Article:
Harry Miller wanted to put a movie theater in the middle of Aggieville in 1925, so he purchased a lot on the west side of North Manhattan Avenue at the far west end of Moro Street. There were already two theaters in downtown Manhattan, the Wareham and the Marshall, so Miller’s theater would have to be special in every way.
He invested close to $100,000 in the effort, including the purchase of 257,000 bricks, 5 carloads of cement, two railroad carloads of steel, a carload of terra cotta trim for the outside, and a carload of ornamental plaster for the inside.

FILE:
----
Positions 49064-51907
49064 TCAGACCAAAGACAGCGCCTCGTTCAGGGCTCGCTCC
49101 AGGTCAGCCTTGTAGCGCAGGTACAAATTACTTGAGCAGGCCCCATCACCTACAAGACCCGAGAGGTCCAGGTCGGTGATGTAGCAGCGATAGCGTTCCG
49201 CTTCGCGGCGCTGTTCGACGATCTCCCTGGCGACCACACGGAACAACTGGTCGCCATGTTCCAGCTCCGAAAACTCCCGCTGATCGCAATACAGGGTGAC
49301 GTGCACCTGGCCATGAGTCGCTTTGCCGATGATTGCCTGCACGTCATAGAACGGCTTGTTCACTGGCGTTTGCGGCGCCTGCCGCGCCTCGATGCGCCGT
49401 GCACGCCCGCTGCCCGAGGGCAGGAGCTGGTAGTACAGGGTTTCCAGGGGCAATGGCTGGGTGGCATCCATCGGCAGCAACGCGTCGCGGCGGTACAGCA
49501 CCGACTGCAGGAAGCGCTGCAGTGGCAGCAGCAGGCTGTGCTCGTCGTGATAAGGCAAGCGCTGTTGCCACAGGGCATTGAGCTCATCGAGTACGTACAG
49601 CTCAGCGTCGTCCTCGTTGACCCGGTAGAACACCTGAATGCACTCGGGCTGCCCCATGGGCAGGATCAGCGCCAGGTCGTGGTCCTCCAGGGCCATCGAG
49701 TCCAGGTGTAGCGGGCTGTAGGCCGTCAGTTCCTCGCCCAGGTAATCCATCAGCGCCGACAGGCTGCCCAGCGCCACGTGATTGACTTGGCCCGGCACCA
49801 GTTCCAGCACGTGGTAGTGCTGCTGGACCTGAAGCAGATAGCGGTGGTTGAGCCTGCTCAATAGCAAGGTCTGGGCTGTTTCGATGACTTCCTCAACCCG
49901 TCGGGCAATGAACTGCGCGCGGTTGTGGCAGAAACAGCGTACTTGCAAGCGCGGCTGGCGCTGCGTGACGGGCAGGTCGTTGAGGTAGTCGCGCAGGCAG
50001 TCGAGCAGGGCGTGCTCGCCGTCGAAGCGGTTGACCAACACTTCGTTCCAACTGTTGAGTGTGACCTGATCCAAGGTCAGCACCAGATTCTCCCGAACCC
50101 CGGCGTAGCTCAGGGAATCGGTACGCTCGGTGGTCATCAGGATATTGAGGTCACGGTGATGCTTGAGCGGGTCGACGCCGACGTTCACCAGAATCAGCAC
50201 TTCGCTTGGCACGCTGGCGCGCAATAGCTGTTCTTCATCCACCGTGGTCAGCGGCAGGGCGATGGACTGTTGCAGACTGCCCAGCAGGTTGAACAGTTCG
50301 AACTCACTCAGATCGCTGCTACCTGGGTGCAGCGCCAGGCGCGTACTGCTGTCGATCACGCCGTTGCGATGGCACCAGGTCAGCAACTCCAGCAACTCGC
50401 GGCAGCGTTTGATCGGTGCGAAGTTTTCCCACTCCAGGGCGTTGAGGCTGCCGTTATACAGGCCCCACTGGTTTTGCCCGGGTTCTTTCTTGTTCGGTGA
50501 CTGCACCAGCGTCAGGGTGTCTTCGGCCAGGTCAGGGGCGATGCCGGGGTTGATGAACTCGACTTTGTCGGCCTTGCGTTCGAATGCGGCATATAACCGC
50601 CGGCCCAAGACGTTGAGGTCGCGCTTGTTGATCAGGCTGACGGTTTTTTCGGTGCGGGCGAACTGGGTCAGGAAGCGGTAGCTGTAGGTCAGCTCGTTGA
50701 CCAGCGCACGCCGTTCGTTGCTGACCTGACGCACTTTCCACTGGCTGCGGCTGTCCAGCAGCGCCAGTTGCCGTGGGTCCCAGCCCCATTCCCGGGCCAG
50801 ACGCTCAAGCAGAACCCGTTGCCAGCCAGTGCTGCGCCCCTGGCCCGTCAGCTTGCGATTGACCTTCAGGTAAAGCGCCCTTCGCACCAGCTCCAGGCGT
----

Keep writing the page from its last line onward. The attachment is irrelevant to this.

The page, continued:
His 784-seat theater featured an Egyptian motif, with floors tiled in an Egyptian pattern, along with huge murals depicting scenes from Egypt hand-painted by W.J. Moody of the Kansas City Scenic Company.
The Miller Theatre opened on May 1, 1926, with the silent film “Paris at Midnight,” a Felix the Cat cartoon, “Kinogram” newsreels, and, of course, the live “Miller Superb Orchestra.”
Over the years, the Miller Theatre became the Varsity, the Varsity became the Sosna, and the Sosna became the Campus. For 72 years the theater doors were open to movie-goers of all ages. That’s a lot of films. That’s a lot of popcorn.